American Citizens Face Unfair UAE Trial
By Leah Schulz
A year and a half ago UAE security forces arrested Libyan-Americans Mohamed and Kamal Eldarat. The father and son were held in secret, tortured, and repeatedly denied access to legal support. On Monday February 15, along with Canadian-Libyan Salim Elaradi and Libyan Isa Elmanna, they will finally be tried for fictitious crimes.
The Eldarats are businessmen who have lived and worked in California since the mid-1980s but spent much of their time in the UAE, where their businesses include real estate and managing Subway restaurants. They were among ten Libyan businessmen arrested within a one-month period and held in secret detention. Four were released in December 2014 and confirmed experiences of systematic torture.
After Kamal and Mohammed’s abduction in August 2014, the Eldarat family heard nothing from them until November, when Kamal called briefly to say he didn’t know his son’s whereabouts. A month later he was able to call again, confirming he was now with Mohammed at the State Security prison.
On January 18, the Eldarats were charged with supporting two Libyan groups during the conflict there (neither of which are recognized by the U.N. as terrorist organizations) in a hearing that reportedly only lasted about twenty minutes. The Eldarats deny any involvement with the groups, which splintered in the wake of the Libyan civil war.
The prospect of a fair trial in light of the UAE’s treatment of political prisoners is inconceivable. In May 2015 Human Rights First detailed how the UAE State Security apparatus imprisons innocent civilians in the name of counterterrorism. These political dissidents, activists, and in the case of the Eldarats, foreign nationals, are subjected arbitrary detentions, torture, and a complete lack of due process. The prosecution frequently uses confessions tortured out of defendants to convict them for fabricated, often politicized charges, in trials that are typically closed to international observers.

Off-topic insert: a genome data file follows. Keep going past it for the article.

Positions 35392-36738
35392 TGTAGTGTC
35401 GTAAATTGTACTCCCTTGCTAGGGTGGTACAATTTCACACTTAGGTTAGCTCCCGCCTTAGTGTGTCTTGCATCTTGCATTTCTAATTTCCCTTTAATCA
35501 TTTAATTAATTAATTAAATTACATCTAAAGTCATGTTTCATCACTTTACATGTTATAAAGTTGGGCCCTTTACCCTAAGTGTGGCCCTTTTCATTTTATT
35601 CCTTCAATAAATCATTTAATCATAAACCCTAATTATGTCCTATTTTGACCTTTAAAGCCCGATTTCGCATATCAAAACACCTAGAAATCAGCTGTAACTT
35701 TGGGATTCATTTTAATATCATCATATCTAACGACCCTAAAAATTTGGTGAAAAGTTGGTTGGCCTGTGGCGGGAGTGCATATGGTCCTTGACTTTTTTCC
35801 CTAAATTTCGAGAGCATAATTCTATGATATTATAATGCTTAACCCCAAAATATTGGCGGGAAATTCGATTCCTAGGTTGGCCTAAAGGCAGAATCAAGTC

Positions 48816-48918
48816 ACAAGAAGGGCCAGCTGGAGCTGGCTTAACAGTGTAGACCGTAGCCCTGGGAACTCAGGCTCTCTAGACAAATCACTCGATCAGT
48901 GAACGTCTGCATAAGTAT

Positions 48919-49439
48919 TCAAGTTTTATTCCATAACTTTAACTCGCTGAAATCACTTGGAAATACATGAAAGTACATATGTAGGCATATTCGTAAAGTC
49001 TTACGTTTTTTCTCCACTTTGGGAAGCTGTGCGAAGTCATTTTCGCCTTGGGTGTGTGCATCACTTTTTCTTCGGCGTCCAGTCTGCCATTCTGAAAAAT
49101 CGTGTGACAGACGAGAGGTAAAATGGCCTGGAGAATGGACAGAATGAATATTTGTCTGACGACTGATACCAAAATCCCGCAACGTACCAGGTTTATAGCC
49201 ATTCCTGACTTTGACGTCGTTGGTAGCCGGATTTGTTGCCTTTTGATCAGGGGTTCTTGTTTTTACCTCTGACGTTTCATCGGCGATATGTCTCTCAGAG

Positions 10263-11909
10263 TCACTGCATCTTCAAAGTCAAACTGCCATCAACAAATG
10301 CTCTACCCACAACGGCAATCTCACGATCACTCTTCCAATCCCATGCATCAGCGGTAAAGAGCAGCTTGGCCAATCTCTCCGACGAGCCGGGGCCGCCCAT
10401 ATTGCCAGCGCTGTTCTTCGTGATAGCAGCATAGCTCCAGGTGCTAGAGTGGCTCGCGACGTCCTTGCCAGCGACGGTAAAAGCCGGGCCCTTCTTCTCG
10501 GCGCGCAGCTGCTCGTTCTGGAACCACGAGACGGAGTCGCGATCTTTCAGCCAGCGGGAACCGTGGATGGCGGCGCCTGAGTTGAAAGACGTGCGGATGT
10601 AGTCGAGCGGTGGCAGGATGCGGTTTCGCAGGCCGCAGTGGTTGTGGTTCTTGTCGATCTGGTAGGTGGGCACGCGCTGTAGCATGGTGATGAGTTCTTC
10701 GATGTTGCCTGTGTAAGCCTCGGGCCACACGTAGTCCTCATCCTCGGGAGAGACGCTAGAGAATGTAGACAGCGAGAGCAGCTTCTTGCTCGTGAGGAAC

The UAE is notorious for the torture and mistreatment of its political prisoners with complete disregard for the rule of law or human decency. Sadly, the Eldarats are literally case in point. In addition to the fabricated charges, the torture, and the arbitrary detention, the UAE continues to deny the defendants the legal recourse they deserve.
According to the Eldarat and Elaradi family-appointed lawyers, UAE authorities (as of February 4) had withheld the case files detailing the evidence against the defendants from the Emirati lawyer representing their clients at the trial. The Eldarats were only able to see their Emirati trial lawyer on January 24 (four days after the first trial session) and the Elaradis had yet to speak with them. No fair trial can take place when defendants do not have complete access to their lawyers or to the evidence against them, or if evidence obtained by torture is used to convict them.
There is a chance that the UAE will realize the futility of the case against the Eldarats and quietly end their ordeal. But this requires pressure. The U.S. government should speak out about the treatment and imprisonment of these citizens in the UAE and do what it can to free them.